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Br J Pharmacol. 1995 Jan;114(2):454-60.

Desensitization of the nicotine-induced mesolimbic dopamine responses during constant infusion with nicotine.

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Department of Pharmacology and Clinical Pharmacology, University of Dundee Medical School, Ninewells Hospital.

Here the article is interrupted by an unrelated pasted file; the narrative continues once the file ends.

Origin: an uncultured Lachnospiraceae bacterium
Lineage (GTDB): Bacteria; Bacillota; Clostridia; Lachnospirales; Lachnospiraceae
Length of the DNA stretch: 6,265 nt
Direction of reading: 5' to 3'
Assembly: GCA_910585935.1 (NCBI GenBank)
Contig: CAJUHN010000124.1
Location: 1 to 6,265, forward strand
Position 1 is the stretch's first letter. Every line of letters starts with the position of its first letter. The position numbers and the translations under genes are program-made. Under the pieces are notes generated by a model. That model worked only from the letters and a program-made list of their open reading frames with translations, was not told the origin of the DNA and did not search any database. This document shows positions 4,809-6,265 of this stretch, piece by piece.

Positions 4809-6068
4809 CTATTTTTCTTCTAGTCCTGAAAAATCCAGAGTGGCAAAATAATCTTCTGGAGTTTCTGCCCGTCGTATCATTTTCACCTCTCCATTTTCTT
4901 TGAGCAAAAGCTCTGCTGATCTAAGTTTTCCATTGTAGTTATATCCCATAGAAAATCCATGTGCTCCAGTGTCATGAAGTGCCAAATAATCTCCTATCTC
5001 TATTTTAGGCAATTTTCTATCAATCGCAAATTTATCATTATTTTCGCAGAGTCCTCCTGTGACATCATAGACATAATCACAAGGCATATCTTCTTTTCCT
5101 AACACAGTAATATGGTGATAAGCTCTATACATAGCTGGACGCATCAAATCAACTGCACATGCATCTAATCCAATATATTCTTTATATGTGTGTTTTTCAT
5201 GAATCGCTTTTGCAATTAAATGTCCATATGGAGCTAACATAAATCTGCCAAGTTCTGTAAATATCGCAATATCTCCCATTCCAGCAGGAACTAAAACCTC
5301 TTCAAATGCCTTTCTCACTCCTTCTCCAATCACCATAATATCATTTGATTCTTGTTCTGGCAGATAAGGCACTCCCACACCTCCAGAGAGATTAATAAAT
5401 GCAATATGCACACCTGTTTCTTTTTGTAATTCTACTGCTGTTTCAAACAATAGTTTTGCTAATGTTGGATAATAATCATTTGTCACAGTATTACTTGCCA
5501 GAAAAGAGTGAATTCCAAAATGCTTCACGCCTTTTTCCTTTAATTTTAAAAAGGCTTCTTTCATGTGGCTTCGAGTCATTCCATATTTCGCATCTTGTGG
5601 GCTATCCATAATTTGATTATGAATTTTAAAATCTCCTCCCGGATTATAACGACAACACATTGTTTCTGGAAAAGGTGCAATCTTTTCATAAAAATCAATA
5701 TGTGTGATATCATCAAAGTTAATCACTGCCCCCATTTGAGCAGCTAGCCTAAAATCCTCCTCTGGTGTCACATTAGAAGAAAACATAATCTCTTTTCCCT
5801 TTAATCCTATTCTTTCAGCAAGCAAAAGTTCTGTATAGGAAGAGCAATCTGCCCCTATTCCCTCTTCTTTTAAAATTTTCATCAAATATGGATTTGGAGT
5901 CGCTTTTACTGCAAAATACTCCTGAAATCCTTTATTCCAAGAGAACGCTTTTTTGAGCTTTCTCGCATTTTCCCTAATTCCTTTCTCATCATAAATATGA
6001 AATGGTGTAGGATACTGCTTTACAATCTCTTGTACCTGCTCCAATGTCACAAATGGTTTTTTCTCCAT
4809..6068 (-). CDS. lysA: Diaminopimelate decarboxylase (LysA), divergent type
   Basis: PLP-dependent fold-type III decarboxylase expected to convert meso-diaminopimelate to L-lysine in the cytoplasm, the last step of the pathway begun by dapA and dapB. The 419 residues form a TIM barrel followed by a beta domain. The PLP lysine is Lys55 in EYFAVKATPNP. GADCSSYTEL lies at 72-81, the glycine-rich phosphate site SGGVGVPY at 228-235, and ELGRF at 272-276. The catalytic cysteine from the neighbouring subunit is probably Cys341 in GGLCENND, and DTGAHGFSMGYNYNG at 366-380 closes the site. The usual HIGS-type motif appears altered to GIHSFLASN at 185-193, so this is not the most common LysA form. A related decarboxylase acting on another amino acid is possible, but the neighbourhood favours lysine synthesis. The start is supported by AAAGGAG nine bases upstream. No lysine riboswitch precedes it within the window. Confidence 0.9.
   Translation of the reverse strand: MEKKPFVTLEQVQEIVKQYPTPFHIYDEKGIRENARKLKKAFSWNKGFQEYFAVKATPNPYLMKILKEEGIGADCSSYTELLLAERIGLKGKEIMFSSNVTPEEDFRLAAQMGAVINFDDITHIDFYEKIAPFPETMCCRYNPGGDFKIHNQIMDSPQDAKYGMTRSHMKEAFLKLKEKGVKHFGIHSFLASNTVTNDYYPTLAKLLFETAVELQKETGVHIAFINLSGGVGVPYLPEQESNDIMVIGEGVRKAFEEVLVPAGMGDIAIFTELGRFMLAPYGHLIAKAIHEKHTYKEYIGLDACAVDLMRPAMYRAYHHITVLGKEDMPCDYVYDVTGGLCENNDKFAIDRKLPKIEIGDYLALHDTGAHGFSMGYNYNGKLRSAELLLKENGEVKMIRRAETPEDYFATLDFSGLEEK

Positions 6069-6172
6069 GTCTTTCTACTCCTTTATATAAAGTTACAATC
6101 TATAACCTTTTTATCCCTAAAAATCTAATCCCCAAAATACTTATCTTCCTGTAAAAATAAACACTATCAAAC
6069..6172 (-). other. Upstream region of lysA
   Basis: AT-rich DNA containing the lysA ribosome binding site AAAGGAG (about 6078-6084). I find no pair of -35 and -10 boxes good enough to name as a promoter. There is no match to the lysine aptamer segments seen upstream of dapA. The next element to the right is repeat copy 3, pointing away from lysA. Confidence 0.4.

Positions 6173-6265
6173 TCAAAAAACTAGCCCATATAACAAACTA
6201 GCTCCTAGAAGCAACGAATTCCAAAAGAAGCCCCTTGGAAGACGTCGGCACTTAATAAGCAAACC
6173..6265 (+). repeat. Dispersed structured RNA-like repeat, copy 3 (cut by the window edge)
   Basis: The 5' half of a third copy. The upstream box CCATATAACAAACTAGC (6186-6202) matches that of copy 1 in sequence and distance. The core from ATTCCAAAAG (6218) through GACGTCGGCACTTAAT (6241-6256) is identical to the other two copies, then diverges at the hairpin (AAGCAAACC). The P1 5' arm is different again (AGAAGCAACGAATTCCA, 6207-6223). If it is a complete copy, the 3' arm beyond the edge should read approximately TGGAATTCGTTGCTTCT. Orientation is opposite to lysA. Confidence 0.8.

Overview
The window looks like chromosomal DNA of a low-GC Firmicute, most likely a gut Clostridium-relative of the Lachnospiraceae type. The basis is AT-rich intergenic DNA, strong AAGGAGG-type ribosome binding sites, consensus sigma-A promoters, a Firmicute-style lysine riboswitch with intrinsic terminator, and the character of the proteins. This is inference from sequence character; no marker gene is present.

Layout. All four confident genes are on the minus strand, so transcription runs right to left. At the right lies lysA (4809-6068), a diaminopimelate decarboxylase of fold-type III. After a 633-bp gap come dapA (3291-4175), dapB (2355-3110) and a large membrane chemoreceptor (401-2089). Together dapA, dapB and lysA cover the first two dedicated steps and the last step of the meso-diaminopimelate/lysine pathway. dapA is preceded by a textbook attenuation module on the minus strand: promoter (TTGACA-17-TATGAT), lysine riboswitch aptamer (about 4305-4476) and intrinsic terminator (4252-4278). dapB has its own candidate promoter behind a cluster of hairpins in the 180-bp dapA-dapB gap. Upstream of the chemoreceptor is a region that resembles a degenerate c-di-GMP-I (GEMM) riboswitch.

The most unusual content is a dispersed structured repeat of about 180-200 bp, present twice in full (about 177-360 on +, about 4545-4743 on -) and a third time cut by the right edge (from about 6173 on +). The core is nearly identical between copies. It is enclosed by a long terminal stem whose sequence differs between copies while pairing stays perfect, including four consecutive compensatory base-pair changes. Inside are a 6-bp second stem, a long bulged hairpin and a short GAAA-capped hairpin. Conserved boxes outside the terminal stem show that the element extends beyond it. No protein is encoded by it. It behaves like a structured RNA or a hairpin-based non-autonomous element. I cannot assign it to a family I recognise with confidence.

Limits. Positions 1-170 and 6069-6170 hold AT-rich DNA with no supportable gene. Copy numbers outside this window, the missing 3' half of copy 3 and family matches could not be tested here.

1. The effects of constant nicotine infusions (0.25, 1.0 and 4.0 mg kg-1 day-1) on extracellular dopamine levels in the nucleus accumbens (NAc) and on locomotor activity have been compared with the changes evoked by repeated daily injections (0.4 mg kg-1 day-1 for 5 days) of the drug. 2. The extracellular dopamine concentration in the NAc was significantly increased (P < 0.05) following a challenge dose of nicotine (0.4 mg kg-1, s.c.) in animals which had been pretreated with daily injections of the drug. This effect was accompanied by an enhanced locomotor response to nicotine. 3. The stimulant effects of nicotine on mesolimbic dopamine secretion and on locomotor activity were significantly inhibited (P < 0.01) by the prior administration of mecamylamine (2.0 mg kg-1, s.c.) but not by hexamethonium (2.0 mg kg-1, s.c.). 4. The constant infusion of nicotine at a rate of 1 and 4 but not 0.25 mg kg-1 day-1 abolished the sensitized dopamine response in the NAc to an injection of nicotine in animals pretreated with the drug. The locomotor responses to nicotine in the nicotine-pretreated rats were significantly attenuated by the infusion of nicotine at all 3 doses, although the nicotine induced locomotor activity, in the rats infused with 0.25 mg kg-1 day-1 was also significantly (P < 0.05) higher than that observed in the rats treated acutely with nicotine. 5. Significantly (P<0.01) enhanced mesolimbic dopamine responses, to a challenge injection of nicotine(0.4 mg kg-1, s.c.), were observed 2 and 7 days after termination of the infusion of nicotine (4 mg kg-1 day-1 for 14 days); locomotor responses were enhanced (P<0.01) 1, 2 and 7 days after termination of the infusion.6. The results suggest that sensitized mesolimbic dopamine responses to nicotine occur as a result of stimulation of centrally located nicotinic receptors but that these receptors may be desensitized during periods of chronic exposure to nicotine at doses which may be relevant to smoking.

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